Who would have thought some of our best friends would be the 100 Trillion bacteria living in, and on, our bodies?
Results of the Human Microbiome Project have caused us to re-examine the critical balance between these good bacteria, essential for human life, and the relatively few bad guys on which we’ve waged an all-out blitz! Modern life has been altering that delicate balance in ways that have led to an increase in obesity, inflammatory disease and other chronic illnesses. In fact, it’s made us sicker.
Antibacterial products became ubiquitous in the past decade. We’ve turned into ‘germophobes’ carrying around tiny containers of sanitizers, demanding antibiotics for every little cough or ache and ‘sanitizing’ every surface in our homes and schools. Our meat sources are routinely raised using antibiotics to promote rapid growth. The results of this desire to purge the bad guys has resulted in altering the good guys — about two pounds if gathered together — that live and work with our bodies other systems to perform vital functions. We’ve killed off the bacteria that are in fact essential to human life.
I’ll spare you most of the ‘yuck’ factor here, although you can read for yourself how doctors are treating tough antibiotic-resistant infections in new ways by restoring the delicate balance of our bodies natural ecosystem.
In exchange for raw materials and shelter, the microbes that live in and on people feed and protect their hosts, and are thus integral to that host’s well-being. Neither wishes the other harm. (The Economist 8/18/12)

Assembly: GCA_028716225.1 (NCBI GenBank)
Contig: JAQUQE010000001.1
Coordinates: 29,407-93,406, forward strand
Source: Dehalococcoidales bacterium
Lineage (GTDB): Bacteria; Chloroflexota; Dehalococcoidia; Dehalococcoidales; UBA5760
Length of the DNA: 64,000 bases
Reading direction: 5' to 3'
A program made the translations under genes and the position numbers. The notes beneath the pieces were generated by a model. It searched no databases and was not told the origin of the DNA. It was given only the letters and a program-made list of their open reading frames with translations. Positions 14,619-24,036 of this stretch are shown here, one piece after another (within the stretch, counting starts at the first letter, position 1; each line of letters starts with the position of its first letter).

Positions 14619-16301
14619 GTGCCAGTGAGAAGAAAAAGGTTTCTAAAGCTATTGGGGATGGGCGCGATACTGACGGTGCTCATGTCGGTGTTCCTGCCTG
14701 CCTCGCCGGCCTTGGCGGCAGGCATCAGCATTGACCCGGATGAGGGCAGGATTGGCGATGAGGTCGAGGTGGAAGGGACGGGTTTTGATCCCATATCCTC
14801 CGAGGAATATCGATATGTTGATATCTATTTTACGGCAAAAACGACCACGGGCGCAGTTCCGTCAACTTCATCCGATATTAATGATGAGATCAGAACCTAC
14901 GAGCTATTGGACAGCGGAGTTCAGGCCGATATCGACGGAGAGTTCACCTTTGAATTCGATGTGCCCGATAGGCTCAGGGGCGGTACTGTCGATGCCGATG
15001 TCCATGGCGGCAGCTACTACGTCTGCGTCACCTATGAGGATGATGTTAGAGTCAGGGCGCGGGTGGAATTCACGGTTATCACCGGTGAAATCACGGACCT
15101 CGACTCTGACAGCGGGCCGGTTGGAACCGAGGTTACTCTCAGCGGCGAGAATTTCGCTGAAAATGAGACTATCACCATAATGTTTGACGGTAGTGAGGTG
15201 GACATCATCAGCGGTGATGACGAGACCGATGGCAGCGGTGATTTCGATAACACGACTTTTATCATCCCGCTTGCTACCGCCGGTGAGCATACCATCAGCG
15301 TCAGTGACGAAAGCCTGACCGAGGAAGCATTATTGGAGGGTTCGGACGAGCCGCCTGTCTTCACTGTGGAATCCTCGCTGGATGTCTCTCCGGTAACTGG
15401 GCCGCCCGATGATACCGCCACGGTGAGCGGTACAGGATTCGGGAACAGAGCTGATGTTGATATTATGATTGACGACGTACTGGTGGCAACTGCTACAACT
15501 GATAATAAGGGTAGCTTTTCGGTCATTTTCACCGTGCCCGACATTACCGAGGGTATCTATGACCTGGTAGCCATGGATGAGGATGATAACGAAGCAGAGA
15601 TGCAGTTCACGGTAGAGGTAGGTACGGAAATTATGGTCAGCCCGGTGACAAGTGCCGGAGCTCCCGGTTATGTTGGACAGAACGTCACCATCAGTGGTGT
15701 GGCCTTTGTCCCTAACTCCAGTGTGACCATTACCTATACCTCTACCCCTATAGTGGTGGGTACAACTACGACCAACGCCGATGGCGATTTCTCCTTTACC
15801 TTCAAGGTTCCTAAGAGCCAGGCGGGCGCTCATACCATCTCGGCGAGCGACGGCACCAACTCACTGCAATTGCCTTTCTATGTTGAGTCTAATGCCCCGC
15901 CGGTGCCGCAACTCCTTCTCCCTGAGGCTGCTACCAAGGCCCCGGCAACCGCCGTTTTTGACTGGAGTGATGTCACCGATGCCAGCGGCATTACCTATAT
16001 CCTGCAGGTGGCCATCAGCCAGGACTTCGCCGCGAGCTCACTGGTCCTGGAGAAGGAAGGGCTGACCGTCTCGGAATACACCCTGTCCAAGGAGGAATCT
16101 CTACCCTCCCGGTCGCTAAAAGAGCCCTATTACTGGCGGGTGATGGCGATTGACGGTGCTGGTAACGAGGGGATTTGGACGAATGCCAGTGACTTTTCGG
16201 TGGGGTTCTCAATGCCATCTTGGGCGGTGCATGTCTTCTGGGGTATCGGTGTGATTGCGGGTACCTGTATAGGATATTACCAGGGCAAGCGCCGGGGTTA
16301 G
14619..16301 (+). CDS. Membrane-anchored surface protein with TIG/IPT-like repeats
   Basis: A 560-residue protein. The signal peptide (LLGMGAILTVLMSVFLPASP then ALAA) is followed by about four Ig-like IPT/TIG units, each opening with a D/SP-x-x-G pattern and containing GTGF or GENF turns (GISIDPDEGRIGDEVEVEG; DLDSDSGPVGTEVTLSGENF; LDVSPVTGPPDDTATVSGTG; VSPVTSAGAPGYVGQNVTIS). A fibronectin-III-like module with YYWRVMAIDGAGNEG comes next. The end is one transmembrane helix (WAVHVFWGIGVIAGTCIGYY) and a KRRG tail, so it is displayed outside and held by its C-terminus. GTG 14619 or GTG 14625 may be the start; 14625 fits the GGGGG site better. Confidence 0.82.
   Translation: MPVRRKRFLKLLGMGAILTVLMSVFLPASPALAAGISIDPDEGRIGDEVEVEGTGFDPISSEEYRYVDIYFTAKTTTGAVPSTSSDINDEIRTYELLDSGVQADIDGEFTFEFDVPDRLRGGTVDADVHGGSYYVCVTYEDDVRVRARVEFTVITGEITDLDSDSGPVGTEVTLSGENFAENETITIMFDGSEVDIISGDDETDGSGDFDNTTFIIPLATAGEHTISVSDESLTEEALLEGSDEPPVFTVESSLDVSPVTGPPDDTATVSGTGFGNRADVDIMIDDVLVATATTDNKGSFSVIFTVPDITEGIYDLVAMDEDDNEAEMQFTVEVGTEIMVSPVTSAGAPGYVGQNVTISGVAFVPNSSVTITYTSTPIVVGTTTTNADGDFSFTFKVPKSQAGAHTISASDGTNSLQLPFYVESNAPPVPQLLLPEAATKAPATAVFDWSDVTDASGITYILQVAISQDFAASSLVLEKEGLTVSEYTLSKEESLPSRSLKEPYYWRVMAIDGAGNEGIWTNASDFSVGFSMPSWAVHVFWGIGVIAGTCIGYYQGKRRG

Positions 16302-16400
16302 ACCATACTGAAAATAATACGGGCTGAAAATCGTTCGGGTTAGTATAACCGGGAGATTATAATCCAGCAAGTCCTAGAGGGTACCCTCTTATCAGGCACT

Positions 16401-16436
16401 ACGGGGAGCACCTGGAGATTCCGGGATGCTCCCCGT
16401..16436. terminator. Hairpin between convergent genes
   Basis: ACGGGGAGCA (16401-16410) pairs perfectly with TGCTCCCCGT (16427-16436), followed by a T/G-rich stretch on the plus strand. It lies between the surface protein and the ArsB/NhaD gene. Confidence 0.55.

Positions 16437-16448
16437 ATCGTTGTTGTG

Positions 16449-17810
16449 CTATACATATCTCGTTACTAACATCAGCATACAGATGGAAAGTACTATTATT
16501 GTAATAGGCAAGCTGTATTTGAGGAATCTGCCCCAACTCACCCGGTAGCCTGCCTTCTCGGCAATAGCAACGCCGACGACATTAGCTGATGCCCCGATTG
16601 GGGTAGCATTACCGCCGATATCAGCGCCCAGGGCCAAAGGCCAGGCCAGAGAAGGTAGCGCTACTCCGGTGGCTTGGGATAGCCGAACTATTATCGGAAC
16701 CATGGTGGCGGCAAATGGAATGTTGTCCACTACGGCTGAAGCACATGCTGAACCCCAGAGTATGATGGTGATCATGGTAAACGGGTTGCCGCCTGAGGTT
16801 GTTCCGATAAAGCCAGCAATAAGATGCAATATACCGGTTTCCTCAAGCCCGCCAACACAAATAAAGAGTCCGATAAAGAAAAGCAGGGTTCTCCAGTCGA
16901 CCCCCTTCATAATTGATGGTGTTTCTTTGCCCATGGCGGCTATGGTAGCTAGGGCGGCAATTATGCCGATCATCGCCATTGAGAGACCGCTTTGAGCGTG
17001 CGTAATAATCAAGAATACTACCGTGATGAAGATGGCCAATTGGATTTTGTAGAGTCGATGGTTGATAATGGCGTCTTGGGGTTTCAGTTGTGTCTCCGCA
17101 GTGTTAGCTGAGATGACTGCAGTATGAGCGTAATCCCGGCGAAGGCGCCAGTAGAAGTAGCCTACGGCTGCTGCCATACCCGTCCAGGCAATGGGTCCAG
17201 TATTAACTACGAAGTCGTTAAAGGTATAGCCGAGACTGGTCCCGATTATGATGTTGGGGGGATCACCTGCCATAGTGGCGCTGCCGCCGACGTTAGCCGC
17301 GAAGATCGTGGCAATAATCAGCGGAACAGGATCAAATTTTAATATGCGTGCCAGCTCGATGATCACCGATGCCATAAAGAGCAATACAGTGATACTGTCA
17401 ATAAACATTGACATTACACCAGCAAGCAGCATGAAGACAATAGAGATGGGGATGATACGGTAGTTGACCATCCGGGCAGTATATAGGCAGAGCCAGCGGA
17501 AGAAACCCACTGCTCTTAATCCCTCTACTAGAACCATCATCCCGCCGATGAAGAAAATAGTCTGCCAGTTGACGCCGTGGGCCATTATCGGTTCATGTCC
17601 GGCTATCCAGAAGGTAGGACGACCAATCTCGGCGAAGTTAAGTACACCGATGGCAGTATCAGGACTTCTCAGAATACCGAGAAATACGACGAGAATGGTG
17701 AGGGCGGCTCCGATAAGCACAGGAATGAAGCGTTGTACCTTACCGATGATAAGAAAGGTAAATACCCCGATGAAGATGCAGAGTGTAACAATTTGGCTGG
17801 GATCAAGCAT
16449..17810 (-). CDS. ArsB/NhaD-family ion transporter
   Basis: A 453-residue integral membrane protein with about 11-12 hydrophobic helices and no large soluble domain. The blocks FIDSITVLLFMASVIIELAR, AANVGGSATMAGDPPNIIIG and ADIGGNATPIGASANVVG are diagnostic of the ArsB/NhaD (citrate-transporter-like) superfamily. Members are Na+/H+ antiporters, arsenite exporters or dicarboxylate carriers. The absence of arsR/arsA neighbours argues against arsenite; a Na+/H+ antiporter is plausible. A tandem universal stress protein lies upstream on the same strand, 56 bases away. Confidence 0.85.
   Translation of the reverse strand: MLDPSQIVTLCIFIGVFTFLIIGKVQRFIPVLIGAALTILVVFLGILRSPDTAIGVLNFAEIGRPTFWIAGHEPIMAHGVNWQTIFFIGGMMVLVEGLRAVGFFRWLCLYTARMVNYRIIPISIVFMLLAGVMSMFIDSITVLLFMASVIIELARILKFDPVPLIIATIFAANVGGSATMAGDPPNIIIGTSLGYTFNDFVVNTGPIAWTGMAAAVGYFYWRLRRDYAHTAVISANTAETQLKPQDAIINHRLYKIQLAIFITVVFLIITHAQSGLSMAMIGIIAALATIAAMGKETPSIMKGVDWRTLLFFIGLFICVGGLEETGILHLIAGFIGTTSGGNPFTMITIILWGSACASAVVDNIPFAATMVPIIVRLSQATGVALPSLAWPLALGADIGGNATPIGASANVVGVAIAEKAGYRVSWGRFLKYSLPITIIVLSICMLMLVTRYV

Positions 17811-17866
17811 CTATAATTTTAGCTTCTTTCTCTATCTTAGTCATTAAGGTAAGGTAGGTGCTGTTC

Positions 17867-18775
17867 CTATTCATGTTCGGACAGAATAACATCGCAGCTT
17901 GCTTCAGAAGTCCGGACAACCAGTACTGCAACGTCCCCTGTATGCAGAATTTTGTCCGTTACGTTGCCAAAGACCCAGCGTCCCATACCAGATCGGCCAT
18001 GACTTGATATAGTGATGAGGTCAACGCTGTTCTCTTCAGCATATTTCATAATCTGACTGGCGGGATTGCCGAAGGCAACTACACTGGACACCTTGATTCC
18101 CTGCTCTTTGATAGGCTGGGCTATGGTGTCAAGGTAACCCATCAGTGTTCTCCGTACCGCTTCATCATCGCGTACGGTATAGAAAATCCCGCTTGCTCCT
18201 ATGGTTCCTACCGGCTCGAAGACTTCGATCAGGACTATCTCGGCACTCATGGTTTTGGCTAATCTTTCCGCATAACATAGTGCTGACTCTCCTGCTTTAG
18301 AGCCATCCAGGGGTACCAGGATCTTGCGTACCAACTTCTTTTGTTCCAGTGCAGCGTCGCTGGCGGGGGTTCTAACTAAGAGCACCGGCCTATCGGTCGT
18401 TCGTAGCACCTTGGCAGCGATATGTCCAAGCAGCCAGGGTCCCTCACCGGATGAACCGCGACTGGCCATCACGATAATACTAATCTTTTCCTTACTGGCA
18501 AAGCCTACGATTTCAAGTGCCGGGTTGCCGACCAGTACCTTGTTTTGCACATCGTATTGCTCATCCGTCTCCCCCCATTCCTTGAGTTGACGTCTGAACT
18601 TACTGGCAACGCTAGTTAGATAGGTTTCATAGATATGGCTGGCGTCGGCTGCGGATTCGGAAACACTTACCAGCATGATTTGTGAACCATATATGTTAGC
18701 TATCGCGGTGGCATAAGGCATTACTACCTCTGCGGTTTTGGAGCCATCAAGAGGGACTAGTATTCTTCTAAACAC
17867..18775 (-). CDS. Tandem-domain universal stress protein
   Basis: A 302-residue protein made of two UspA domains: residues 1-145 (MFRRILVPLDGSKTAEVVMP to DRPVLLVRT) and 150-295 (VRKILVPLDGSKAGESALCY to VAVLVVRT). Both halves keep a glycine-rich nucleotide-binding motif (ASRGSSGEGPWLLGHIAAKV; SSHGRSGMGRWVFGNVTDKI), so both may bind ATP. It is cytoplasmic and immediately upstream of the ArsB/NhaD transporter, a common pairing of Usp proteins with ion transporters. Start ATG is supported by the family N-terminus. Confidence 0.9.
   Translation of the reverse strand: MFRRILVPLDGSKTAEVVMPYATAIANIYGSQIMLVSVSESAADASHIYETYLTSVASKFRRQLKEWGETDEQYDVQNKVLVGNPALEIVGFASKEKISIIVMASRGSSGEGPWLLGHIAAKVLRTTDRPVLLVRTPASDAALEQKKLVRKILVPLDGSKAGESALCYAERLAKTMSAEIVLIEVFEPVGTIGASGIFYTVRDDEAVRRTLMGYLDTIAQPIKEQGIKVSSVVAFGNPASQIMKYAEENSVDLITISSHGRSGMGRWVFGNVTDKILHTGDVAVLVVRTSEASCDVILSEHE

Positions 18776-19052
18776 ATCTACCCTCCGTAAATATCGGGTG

This balance becomes more crucial as we age and our bodies defenses begin to break down. What we eat becomes even more important in helping maintain a healthy ‘gut microbiome’, helping us fight against several chronic conditions, including obesity and inflammatory disease.
So what can we do to keep our microbiome healthy:
- resist asking for or taking antibiotics for conditions they cannot cure, or just to ‘be on the safe side’,
- avoid using soaps, sanitizers and other products containing triclosan; washing properly with soap and water is MORE effective
- look for organic or natural products grown or processed without antibiotics, including dairy, meat and eggs
- take a walk in nature — the fresh air and natural flora and fauna in nature can help boost our internal ecosystems.
We are so fortunate to live in this time of unprecedented scientific discovery and understanding of the human body. The more we understand and take care of our internal ecosystems, the longer we’ll have to enjoy our Earth’s.
photo by SNarvasa on Flickr